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HOOPP Assets Jump 17.71%

Strong funded status means benefit improvements.

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jump trampolineThe Healthcare of Ontario Pension Plan (HOOPP) today reported its strongest return in decades, ending 2014 up 17.71%, with net assets topping $60.8 billion and a funded status of 115%  up from 114%.

The solid performance puts it squarely into surplus territory said HOOPP chief executive officer Jim Keohane at a press conference today where he outlined a series of benefits enhancements being delivered to HOOPP members. Keohane said HOOPP will keep contribution rates steady at a time when other plans are under pressure to raise costs. HOOPP is also moving to full index inflation once again, having reduced it to 75% in 2002 in response to a deficit.

Said Keohane, the strong results mean that HOOPP now has the highest 10-year return among its global pension peers according to Toronto-based firm CEM Benchmarking. Contributing to the positive results has been HOOPP’s active management strategy, which generated an additional 2.1% based on strong performance in the fund’s private equity group (19%) and real estate (9.8%) as well as good results from a series of internally run absolute return strategies.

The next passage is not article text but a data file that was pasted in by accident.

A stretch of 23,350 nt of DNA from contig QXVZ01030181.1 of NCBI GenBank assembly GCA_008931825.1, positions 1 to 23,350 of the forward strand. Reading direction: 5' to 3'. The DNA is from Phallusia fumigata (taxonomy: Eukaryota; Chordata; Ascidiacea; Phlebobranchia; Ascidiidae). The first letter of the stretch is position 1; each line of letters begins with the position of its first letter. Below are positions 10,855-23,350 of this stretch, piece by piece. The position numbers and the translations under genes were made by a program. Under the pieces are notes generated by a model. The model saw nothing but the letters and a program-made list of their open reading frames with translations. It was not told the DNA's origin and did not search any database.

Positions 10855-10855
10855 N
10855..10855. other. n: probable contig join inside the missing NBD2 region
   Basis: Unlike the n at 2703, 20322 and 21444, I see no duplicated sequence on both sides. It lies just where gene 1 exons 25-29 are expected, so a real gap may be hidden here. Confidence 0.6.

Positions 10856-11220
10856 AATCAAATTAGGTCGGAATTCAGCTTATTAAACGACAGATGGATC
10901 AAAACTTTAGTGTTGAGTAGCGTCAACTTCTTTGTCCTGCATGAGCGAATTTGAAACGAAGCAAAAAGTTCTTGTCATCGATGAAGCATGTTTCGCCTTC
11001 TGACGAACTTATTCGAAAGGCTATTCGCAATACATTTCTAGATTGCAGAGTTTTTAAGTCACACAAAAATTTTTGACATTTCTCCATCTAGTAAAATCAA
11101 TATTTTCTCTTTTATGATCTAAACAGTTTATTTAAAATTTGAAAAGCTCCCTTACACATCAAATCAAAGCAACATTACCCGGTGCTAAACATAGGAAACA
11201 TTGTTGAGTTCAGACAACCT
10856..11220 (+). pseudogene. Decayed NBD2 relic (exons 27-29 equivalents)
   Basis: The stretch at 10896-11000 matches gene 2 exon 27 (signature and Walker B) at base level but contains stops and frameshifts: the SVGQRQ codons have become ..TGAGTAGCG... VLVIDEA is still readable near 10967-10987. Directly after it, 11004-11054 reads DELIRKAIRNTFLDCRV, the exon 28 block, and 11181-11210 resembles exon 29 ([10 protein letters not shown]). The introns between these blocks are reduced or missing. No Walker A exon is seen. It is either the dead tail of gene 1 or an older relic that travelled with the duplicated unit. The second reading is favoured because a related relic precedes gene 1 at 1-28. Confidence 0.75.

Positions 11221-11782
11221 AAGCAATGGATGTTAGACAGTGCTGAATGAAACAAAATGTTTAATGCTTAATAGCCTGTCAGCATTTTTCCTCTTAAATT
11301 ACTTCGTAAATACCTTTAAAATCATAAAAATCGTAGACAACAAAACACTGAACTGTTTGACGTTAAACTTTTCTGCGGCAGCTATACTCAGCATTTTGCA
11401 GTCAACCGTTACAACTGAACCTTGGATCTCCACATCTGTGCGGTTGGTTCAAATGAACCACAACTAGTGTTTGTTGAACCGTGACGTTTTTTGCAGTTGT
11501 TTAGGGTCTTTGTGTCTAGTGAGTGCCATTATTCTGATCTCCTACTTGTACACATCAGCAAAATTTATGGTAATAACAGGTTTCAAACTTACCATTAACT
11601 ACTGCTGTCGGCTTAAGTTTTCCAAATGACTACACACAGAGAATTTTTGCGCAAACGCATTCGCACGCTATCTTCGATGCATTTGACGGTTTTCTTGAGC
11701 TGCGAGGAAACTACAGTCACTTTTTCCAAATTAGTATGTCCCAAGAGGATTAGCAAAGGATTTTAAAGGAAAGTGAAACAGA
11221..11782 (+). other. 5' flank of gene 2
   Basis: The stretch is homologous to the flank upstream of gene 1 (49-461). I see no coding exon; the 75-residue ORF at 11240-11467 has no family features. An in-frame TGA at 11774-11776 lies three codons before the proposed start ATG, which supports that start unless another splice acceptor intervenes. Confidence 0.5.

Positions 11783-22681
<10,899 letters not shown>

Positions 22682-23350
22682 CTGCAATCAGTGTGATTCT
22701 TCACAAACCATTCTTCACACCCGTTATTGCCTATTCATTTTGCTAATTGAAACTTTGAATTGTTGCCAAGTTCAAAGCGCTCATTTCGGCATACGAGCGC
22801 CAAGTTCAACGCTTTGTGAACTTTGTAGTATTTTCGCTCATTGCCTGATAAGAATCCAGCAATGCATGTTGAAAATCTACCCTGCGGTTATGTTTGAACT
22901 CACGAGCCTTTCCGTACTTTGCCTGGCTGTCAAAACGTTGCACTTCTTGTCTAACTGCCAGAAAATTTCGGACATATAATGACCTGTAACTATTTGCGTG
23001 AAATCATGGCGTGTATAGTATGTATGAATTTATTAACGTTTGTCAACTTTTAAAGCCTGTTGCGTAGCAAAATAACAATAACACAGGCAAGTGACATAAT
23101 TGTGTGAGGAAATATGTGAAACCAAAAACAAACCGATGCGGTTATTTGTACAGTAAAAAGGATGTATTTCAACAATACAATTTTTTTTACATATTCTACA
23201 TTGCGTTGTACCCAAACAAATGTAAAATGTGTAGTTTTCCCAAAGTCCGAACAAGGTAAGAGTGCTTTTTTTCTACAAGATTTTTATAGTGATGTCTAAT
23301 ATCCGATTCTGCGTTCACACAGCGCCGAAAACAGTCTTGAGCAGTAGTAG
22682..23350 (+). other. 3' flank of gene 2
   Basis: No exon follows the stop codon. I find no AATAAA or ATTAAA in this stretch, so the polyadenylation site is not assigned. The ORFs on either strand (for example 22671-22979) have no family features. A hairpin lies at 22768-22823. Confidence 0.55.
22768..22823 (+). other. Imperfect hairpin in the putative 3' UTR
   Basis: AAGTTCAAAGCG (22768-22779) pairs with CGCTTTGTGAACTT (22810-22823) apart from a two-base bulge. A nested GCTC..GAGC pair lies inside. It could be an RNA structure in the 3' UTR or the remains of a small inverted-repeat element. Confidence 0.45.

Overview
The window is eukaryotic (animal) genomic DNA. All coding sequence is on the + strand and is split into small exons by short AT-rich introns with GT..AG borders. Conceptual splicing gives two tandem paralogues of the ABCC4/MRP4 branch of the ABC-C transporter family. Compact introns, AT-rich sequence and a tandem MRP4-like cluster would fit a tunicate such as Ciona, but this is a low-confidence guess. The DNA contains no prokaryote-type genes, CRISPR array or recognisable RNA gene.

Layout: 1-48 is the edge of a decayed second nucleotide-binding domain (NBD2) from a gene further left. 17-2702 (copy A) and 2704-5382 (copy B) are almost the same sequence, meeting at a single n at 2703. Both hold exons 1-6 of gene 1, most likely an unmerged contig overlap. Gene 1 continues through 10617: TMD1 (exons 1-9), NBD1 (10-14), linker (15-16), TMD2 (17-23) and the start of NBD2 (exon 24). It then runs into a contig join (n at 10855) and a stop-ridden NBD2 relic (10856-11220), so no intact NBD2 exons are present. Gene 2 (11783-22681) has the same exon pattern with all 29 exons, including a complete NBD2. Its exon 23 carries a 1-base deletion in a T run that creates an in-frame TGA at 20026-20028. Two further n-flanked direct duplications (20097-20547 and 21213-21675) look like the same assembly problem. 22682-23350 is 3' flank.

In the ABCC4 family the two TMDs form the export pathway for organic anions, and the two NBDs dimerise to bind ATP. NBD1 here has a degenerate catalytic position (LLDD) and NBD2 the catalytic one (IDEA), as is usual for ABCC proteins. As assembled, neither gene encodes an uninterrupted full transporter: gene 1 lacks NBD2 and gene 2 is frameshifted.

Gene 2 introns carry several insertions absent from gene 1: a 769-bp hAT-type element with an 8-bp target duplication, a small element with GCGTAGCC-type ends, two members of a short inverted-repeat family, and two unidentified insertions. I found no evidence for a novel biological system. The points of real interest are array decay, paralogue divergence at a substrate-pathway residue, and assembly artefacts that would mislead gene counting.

Going forward, Keohane has his eye on high valuations in a number of areas, including public equities. While valuations are currently high, however, he doesn’t believe they are at extreme levels.

HOOPP is currently underweight U.S. equities and overweight Canada. “Canadian valuations are down below fair valuations,” he said.

He also added that although real estate is overvalued, the pension fund believes that for the long-term, it remains an excellent hedge against wage inflation due to the high correlation between real estate and wage gains.  HOOPP remains focused on its investments in new buildings in Toronto, Vancouver, and London.

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  1. MARK.YAMADA.1 says:

    05/03/2015 at 10:13 AM

    Congratulations to the team at HOOPP! I would be curious whether readers think they should immunize a major part of the plan now and if not why not. Granted, the demographic impact on the healthcare profession is different than most of the economy (more healthcare less everything else) that makes the DB structure generally unsustainable in most other industries. When will HOOPP move towards a target benefit approach as proposed by the ORPP?

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